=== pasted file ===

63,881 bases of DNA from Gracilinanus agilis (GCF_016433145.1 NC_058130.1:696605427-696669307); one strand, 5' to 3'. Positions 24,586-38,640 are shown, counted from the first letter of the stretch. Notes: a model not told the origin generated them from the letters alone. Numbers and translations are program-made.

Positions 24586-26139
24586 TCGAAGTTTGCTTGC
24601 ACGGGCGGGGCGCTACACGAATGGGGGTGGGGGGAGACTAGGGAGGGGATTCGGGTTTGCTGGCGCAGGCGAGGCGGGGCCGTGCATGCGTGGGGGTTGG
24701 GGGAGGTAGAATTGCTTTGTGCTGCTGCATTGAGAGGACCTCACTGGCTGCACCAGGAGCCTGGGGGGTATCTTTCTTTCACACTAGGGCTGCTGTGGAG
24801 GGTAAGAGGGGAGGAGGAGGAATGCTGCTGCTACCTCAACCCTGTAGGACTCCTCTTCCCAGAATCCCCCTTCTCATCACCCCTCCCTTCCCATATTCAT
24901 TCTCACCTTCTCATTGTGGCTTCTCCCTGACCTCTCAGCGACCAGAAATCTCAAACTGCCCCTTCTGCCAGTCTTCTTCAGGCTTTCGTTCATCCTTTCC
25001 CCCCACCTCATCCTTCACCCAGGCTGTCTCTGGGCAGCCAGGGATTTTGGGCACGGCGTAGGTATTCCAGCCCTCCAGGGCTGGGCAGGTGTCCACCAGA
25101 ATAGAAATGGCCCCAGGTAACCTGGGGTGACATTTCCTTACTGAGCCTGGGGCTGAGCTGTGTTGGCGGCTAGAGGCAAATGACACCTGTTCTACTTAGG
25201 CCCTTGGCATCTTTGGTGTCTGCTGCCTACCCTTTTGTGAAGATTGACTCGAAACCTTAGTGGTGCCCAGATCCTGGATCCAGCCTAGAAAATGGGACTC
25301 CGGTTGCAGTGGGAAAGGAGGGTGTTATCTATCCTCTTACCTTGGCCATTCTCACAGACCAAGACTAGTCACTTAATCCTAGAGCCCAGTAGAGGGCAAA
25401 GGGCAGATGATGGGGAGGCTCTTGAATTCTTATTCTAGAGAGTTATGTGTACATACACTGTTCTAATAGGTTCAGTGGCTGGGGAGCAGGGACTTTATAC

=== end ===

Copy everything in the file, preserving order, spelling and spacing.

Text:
63,881 bases of DNA from Gracilinanus agilis (GCF_016433145.1 NC_058130.1:696605427-696669307); one strand, 5' to 3'. Positions 24,586-38,640 are shown, counted from the first letter of the stretch. Notes: a model not told the origin generated them from the letters alone. Numbers and translations are program-made.

Positions 24586-26139
24586 TCGAAGTTTGCTTGC
24601 ACGGGCGGGGCGCTACACGAATGGGGGTGGGGGGAGACTAGGGAGGGGATTCGGGTTTGCTGGCGCAGGCGAGGCGGGGCCGTGCATGCGTGGGGGTTGG
24701 GGGAGGTAGAATTGCTTTGTGCTGCTGCATTGAGAGGACCTCACTGGCTGCACCAGGAGCCTGGGGGGTATCTTTCTTTCACACTAGGGCTGCTGTGGAG
24801 GGTAAGAGGGGAGGAGGAGGAATGCTGCTGCTACCTCAACCCTGTAGGACTCCTCTTCCCAGAATCCCCCTTCTCATCACCCCTCCCTTCCCATATTCAT
24901 TCTCACCTTCTCATTGTGGCTTCTCCCTGACCTCTCAGCGACCAGAAATCTCAAACTGCCCCTTCTGCCAGTCTTCTTCAGGCTTTCGTTCATCCTTTCC
25001 CCCCACCTCATCCTTCACCCAGGCTGTCTCTGGGCAGCCAGGGATTTTGGGCACGGCGTAGGTATTCCAGCCCTCCAGGGCTGGGCAGGTGTCCACCAGA
25101 ATAGAAATGGCCCCAGGTAACCTGGGGTGACATTTCCTTACTGAGCCTGGGGCTGAGCTGTGTTGGCGGCTAGAGGCAAATGACACCTGTTCTACTTAGG
25201 CCCTTGGCATCTTTGGTGTCTGCTGCCTACCCTTTTGTGAAGATTGACTCGAAACCTTAGTGGTGCCCAGATCCTGGATCCAGCCTAGAAAATGGGACTC
25301 CGGTTGCAGTGGGAAAGGAGGGTGTTATCTATCCTCTTACCTTGGCCATTCTCACAGACCAAGACTAGTCACTTAATCCTAGAGCCCAGTAGAGGGCAAA
25401 GGGCAGATGATGGGGAGGCTCTTGAATTCTTATTCTAGAGAGTTATGTGTACATACACTGTTCTAATAGGTTCAGTGGCTGGGGAGCAGGGACTTTATAC